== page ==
- Quality assurance. Machine learning and AI researchers must be able to confirm the quality of data, including completeness and consistency with the protocol defined for the study. Because quality control and supporting documentation are required for scientific reproducibility and for regulatory approval, systems supporting research on large data sets must have comprehensive support for provenance as part of the workflow.
- Integrated metadata, labeling and annotation workflows. Machine learning depends on accurately labeled sample datasets in order to effectively train AI models. Researchers must have the ability to efficiently organize and normalize classification for search and selection into the appropriate collections for machine learning training.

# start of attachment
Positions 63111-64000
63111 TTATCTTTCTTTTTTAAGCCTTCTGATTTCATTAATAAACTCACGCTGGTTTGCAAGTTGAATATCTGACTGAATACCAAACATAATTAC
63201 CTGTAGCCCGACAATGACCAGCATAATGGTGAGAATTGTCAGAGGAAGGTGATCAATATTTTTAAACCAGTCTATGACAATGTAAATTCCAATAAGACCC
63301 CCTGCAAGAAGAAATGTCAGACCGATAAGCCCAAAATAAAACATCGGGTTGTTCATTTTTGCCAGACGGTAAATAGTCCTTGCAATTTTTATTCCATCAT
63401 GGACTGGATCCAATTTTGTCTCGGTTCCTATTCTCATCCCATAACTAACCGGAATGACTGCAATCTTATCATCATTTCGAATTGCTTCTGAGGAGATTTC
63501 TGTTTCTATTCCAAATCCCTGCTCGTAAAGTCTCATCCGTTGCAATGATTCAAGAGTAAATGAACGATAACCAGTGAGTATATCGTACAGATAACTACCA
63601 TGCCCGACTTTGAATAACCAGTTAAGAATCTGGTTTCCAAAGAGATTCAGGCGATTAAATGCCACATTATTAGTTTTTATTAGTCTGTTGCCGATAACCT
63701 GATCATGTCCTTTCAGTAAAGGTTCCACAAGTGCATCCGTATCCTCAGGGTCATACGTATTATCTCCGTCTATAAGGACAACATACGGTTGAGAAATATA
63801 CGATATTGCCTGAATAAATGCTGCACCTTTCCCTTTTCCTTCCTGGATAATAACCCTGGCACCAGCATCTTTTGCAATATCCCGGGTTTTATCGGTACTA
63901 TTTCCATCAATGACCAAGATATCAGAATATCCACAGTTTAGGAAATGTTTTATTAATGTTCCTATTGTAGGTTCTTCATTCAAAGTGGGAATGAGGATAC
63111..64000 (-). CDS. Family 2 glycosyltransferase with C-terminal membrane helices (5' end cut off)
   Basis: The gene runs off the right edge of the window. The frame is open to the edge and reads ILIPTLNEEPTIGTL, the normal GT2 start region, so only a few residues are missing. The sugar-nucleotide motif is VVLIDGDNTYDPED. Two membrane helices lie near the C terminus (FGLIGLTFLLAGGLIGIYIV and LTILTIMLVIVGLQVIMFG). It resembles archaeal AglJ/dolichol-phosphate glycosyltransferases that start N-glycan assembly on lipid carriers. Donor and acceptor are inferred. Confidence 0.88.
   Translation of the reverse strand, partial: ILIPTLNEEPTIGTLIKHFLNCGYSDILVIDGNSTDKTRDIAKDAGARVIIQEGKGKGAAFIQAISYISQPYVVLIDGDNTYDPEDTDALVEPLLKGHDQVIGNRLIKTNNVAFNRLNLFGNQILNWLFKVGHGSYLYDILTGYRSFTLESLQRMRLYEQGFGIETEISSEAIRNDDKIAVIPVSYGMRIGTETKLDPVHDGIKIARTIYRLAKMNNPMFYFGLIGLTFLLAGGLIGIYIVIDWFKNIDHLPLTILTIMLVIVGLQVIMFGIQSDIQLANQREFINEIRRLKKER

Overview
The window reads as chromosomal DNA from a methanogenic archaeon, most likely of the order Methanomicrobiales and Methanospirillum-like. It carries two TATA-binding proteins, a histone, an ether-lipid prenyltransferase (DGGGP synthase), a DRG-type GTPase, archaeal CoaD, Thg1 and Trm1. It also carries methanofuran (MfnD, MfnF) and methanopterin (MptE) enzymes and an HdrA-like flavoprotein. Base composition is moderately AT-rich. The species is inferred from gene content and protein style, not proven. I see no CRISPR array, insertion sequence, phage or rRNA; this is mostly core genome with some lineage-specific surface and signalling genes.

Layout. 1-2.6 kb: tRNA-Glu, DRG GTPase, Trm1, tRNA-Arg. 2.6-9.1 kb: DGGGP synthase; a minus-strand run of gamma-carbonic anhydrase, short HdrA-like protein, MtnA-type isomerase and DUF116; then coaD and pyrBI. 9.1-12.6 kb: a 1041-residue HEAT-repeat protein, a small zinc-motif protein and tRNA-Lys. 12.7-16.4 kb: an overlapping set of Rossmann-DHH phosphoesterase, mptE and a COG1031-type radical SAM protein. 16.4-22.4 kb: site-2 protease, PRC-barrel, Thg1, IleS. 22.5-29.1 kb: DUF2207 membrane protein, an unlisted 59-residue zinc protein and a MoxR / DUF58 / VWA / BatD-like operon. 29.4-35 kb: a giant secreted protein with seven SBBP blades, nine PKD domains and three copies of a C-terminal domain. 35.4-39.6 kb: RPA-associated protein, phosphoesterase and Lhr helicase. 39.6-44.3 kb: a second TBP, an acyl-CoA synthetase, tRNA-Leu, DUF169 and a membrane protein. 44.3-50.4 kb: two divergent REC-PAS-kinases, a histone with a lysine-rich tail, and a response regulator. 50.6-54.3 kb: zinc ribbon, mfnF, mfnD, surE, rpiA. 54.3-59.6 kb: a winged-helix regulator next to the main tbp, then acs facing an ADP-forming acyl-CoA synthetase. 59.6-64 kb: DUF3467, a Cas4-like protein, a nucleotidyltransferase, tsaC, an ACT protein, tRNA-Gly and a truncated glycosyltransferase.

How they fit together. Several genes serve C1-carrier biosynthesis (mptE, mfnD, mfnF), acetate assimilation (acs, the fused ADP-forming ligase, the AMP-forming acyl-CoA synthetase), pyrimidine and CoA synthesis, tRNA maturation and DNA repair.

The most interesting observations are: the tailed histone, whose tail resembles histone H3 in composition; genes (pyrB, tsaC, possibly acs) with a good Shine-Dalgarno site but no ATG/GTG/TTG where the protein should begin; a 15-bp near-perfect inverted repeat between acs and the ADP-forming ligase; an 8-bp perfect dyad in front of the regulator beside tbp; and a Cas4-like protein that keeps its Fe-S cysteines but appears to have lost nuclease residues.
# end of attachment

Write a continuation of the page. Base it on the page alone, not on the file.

- Automated computational workflows. Machine learning and AI algorithms are computationally intensive activities, and so researchers must be able to automate and scale computational workflows for analytic pipelines and AI model training. This can be done using cloud-based or high-performance computing infrastructures to process large cohorts cost-effectively.
- Integrated data privacy and IRB compliance. Patient data may lack consent for use in research. Researchers must therefore have systems in place to enforce IRB constraints and regulatory compliance. Researchers must also have access to systems that address data privacy by de-identifying protected health information at a level required for each project.
A case study on accelerating precision medicine with imaging research
One study that has already produced clinically relevant results examined images from more than 3,000 patients with traumatic brain injury (TBI), gathered from 19 participating institutions.